Iranian regime propagandist Iman Goudarzi recently noted that the People’s Mojahedin Organization of Iran (PMOI/MEK) has been successful in appealing to women in particular, as well as gaining popularity across the country from all sectors of society.

He said: “Most of the members of the MEK were graduated from universities…. The MEK managed to show a new face of women to young girls… many academics and even young students and teenagers were attracted to this organization and a major part of those arrested in the 80s were 16- and 17-year-old teenagers.”

The regime has long tried to portray the MEK as unpopular in Iran, but the recent uptick in anti-regime activities and protests with the MEK’s leading role has caused them to retract their claims.

Goudarzi then expressed regret that no anti-MEK propaganda films were made in the lead up to the 2009 nationwide uprising that sprung up after the elections, as well as President Hassan Rouhani’s resolution in the National Security Council.

He said: “Mr. Rouhani adopted a resolution in the National Security Council to forbid any activity regarding the MEK. Unfortunately, until 2009, we didn’t make any documentary about the MEK.”

Of course, it is no wonder that women flock to the MEK given the misogynist nature of the regime, which has curtailed women’s rights in education, employment, and every area of life since the mullahs took power in 1979. The MEK was not only fighting to restore women’s rights in Iran but also showed how women could (and should) serve a key role in the political sphere. Not only is the MEK headed by a woman, but half of the positions are held by women.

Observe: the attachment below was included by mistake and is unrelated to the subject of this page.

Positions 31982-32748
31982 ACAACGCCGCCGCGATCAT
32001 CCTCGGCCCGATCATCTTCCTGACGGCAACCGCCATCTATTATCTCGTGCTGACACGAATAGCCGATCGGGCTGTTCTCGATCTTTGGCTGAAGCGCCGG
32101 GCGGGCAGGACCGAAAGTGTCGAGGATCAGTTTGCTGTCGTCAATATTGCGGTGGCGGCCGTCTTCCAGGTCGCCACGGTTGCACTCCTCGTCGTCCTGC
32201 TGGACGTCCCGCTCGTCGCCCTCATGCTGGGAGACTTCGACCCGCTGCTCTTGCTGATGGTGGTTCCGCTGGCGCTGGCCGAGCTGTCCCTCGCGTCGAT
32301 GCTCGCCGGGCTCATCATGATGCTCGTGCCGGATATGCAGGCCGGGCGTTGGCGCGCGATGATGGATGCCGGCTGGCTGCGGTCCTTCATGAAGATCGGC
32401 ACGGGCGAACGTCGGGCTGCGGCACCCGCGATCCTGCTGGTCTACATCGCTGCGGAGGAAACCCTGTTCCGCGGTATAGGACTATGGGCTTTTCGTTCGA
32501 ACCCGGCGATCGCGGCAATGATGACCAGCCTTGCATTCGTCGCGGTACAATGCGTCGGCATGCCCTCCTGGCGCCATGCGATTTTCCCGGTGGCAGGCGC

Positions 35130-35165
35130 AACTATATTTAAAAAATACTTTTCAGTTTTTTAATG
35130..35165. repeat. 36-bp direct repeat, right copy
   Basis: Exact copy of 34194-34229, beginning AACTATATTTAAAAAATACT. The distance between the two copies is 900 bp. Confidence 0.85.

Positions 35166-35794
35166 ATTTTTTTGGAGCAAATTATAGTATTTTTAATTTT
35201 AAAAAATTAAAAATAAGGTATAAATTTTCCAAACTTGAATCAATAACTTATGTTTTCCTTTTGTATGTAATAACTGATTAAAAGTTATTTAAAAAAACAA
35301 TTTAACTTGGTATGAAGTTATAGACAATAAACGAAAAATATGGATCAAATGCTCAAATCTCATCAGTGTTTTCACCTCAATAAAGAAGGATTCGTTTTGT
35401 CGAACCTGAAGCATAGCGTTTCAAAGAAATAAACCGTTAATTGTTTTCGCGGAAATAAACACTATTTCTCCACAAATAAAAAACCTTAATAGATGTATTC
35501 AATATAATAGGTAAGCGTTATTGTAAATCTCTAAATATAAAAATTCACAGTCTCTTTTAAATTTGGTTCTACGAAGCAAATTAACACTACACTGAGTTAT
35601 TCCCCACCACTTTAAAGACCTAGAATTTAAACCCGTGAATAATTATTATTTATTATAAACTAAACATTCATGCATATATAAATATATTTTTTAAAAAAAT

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Meanwhile, the regime tortured and executed thousands of women throughout the 1980s.

Massoumeh Malek Mohammadi, 63, a deputy Secretary-General of the MEK, told a conference earlier this year that she’d seen Revolutionary Guards (IRGC) opening fire on a peaceful demonstration by MEK supporters in Tehran in June 1981.

She also spoke about being arrested by the regime in 1983, imprisoned, and tortured for three years.

She said: “Like tens of thousands of PMOI members and supporters, I spent the early years of the 1980s in prison. The stories of Khomeini’s henchmen committing inhuman crimes against their prisoners have been told to some extent. But little is known about our sisters and how courageously they resisted and endured the tortures in jail. I witnessed part of the tortures and killings in prisons.”

The MEK wrote: “While the regime continues to suppress women’s rights in Iran, women have continued to play a key role in leading the resistance of the MEK against the tyranny of the mullahs… The MEK and NCRI fight for everything that the Iranian regime has taken away from Iranian women. It is no wonder that the regime’s own analysts are afraid of the appeal that MEK has among Iranian women.”